While progress in wearables and smart fabrics is impressive, few healthcare providers are equipped to collect and use the data that's generated. Now would be the time to start planning for use in daily practice.
The Internet of Things isn’t about the things, it’s about the data. And while that data is important to many disciplines and industries, it’s of special importance to healthcare—as it enables unprecedented speed and progress in field data collection for research and for applied medicine in individual patient care as well.
While progress in wearables and smart fabrics is impressive, few healthcare providers are equipped to collect and use the data yet. Now would be the time to start planning on how to use this data in daily practice.
What data from wearables and smart fabrics looks like
It’s important to understand first that data from wearables will not come solely from consumer fitness devices, such as FitBit, or from existing medical devices outfitted to connect to and transmit data over the Internet. New, never-before-imagined devices will arise specifically to gather information needed to advance healthcare in every specialty—and in general patient care, too.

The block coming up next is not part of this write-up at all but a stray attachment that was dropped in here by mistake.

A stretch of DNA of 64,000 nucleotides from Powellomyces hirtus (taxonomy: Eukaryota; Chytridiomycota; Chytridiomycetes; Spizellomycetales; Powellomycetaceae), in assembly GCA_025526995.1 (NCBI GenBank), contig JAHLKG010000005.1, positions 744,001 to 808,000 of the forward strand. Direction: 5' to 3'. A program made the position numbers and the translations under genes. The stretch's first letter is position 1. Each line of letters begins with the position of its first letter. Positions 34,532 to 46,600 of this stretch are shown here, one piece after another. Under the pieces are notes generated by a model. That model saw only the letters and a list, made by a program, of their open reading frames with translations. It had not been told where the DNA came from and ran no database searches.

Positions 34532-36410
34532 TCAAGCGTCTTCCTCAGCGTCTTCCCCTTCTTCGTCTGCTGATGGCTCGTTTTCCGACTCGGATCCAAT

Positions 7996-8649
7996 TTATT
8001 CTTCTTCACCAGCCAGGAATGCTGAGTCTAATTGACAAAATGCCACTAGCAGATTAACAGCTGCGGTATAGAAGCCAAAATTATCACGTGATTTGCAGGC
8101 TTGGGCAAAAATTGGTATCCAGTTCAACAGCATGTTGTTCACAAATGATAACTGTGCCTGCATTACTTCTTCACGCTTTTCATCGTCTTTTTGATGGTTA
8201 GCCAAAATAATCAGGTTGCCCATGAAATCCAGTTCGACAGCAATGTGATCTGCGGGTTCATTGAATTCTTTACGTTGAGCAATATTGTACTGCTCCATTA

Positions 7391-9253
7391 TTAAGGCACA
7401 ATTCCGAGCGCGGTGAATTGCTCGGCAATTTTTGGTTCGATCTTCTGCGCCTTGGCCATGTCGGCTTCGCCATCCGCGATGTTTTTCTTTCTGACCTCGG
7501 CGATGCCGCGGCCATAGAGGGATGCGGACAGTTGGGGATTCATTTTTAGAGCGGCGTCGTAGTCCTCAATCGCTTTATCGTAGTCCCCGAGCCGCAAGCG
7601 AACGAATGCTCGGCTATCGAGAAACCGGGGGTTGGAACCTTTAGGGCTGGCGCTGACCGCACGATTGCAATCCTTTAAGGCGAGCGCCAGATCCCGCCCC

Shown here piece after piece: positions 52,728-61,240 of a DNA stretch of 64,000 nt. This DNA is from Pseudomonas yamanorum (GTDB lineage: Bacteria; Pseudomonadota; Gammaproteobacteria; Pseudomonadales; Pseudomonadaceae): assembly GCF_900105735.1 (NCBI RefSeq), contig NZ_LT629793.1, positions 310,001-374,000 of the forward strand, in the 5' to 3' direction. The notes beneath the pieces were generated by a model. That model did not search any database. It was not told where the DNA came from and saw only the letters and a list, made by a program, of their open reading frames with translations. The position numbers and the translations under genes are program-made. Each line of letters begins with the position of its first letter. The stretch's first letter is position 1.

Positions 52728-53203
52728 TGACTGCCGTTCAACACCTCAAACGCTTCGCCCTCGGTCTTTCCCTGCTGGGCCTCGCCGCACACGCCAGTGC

What we’re really looking at here is a deluge of health data from more devices than we can envision at the moment.
And while that data will be structured—since it comes from machines, making it theoretically more readily useful—a lack of standards in metric reporting will complicate its use in practice. For example, some machines will report the patient’s temperature in Celsius, and some in Fahrenheit. The same is true in other metrics, as measuring units fluctuate between countries and devices. And, not all machines of the same ilk will measure the same things.
But there are other discrepancies that will need to be overcome or accounted for in the analysis as well, including erroneous data reporting—such as false reads. For an example of some of the many challenges, take a look at the long list of medical device databases available on the U.S. Food and Drug Administration (FDA) website.
Data silos and researcher nightmares
There also exists a number of challenges in using data from myriad healthcare and research databases that must also be overcome before the new deluge of data from wearables and smart fabrics exacerbate the issues.